Next up was New York based Afrobeat band Antibalas. Man, these guys are funky. Even at the K-UTE tent I couldn’t stop dancing. These guys bring strong brass instruments and a great stage presence and make a genre that’s generally unpopular a fun, uplifting experience. At this point, the crowd is starting to build. I was pleasantly surprised by the amount of people that came out to a jazz show, and especially surprised by how the young the crowd was. Maybe millennials will do something cool with our time, and keep jazz from going extinct, eh?

When Kamasi and his band finally came out the crowd went wild. With two drummers, a stand up bassist, pianist, vocals, an eclectic group of brass with a trombone, flute, and soprano saxophone, Kamasi led the gang on his sax and they were loud. They really got the place rocking with some of their classics. Easily my favorite part of the show is when everyone went through their solos. Every musician rocked the stage for five minutes or so, and then left the stage to the two drummers. Their back and forth battle was insane. Both taking completely different beats and twisting them over each other in a frenzied harmony sent the crowd over the edge. No one could stop dancing, everyone was moving around and having a good time. One thing I love about Kamasi Washington and his band us that they can push a political stance with the peacefulness that jazz requires. This was definitely one of the best shows I’ve seen all year.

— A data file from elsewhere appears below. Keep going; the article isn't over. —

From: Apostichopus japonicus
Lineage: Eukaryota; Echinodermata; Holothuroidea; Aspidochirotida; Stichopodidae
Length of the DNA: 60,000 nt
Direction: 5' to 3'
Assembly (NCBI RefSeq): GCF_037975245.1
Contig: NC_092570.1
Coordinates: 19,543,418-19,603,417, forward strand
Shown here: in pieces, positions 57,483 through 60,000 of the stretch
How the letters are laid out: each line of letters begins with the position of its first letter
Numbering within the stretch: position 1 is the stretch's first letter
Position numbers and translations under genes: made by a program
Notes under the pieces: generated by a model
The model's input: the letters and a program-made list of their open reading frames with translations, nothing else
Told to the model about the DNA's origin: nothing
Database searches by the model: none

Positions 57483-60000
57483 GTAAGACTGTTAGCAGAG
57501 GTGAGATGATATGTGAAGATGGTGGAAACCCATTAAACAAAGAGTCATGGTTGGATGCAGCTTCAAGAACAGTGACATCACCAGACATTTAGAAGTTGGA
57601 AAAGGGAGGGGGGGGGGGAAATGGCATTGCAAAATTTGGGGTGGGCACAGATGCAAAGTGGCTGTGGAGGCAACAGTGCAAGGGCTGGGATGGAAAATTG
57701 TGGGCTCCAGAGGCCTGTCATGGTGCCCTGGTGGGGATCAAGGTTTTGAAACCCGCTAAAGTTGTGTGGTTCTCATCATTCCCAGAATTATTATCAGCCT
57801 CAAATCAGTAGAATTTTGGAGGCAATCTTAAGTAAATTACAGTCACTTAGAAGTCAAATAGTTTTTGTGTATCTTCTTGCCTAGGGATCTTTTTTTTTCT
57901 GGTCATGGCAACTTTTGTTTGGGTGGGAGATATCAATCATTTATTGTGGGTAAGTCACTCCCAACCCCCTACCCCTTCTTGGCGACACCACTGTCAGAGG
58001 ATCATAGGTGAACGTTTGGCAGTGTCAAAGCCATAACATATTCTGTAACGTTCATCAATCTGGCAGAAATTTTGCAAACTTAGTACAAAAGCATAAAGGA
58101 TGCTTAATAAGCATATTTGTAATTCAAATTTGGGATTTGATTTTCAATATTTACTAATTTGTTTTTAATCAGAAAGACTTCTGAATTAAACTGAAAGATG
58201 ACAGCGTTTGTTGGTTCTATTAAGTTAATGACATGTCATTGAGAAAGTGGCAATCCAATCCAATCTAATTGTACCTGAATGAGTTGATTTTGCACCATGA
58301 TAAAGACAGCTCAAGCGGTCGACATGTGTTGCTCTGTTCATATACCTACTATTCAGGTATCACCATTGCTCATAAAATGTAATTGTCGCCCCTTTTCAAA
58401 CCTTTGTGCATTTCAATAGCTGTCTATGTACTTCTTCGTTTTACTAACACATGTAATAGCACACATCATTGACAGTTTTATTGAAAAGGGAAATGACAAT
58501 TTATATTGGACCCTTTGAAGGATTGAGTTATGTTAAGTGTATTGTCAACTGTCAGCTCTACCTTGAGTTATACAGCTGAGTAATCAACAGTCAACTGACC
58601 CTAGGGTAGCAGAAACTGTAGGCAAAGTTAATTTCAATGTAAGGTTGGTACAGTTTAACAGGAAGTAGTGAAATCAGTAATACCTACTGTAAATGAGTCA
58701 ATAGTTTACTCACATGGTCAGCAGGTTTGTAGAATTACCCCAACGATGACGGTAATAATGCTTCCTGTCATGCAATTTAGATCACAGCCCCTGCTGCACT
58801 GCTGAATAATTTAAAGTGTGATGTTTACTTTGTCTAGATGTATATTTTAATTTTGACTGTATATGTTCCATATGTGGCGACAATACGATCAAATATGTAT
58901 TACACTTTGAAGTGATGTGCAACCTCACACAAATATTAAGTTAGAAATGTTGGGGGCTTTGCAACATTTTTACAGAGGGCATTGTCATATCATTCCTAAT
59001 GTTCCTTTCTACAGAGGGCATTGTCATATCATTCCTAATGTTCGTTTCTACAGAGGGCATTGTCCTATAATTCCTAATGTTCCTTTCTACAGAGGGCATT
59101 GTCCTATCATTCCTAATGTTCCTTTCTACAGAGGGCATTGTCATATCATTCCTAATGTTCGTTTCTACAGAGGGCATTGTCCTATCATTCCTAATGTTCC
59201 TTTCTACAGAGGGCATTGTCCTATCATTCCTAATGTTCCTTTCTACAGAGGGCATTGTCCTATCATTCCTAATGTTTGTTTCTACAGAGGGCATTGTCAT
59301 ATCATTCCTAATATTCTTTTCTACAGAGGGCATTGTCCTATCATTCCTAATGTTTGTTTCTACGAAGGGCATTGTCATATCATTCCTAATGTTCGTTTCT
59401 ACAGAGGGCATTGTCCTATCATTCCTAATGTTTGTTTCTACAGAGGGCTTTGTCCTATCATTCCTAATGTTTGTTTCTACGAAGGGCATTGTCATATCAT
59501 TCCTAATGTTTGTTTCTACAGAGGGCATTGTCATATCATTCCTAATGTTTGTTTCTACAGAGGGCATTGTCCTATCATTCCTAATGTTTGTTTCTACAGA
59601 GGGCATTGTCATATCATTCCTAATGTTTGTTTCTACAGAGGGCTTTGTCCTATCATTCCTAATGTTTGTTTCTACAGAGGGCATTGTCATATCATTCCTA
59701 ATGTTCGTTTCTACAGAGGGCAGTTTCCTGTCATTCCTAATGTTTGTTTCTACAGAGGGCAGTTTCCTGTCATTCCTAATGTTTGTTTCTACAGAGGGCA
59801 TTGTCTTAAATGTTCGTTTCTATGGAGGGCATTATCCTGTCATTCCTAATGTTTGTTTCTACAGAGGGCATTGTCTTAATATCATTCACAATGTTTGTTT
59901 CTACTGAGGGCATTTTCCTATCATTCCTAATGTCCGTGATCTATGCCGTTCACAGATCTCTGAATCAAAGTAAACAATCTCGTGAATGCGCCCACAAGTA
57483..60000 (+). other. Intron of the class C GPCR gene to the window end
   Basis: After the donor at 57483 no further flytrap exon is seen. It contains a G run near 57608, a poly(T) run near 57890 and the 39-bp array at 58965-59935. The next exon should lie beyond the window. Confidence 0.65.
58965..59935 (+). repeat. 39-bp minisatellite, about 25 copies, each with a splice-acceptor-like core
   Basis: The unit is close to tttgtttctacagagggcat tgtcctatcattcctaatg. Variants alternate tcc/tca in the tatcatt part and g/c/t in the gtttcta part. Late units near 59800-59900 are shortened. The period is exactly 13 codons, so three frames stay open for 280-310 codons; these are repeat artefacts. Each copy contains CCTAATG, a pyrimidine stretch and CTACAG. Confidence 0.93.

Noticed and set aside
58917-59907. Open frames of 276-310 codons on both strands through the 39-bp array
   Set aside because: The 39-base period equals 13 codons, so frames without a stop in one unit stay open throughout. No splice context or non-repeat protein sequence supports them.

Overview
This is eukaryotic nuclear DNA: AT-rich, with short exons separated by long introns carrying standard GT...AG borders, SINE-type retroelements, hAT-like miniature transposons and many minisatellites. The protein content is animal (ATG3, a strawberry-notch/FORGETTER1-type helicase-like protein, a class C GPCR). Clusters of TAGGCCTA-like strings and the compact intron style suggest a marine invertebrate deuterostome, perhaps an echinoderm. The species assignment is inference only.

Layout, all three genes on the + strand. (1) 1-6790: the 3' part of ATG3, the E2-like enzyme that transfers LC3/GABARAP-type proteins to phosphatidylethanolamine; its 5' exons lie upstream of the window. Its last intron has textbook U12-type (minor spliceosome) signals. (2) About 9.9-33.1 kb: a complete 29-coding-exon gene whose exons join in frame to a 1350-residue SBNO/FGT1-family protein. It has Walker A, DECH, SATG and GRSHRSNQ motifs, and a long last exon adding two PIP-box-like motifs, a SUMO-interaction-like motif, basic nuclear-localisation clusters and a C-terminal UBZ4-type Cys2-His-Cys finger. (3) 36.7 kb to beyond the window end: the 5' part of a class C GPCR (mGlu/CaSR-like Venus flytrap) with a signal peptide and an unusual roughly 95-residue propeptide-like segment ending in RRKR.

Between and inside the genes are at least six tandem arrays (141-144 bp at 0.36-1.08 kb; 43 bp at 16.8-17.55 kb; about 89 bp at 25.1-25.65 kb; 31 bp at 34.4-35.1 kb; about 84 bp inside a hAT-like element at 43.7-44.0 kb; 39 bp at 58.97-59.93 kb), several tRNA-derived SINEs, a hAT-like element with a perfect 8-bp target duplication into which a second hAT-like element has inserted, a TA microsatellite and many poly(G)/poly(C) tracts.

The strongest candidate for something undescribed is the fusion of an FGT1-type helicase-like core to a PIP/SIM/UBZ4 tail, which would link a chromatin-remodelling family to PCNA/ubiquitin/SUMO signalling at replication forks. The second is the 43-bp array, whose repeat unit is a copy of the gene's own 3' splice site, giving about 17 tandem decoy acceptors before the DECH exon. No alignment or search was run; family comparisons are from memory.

Martyn

Then it was Thursday again, already, and I made my way down to Pioneer Park for the first Twilight of August so underneath the sun (again, it’s clichéd already) I walked forward to the beginning of the show. Comparatively, and perhaps because of no local band to open, there were few people surrounding the outskirts of the wearisome stage. I moved on into some shade.

A DJ by the moniker of Ebenflow came on and gave the audience something to dance to. They did. It lacked a certain personal touch of a local band, but hey, the sunburns were worth it for those dancers. After a quick break, I found myself in the VIP section, sitting on a white chair instead of my usual pose of ‘my feet hurt’. Antibalas came out and absolutely had me throwing that chair out of my place so I could dance. The wonderful jazz/funk group came alive with so much energy, the music twisting with heat to create a lively, energetic performance. Soon enough though, Antibalas ended their set and the crowd was growing.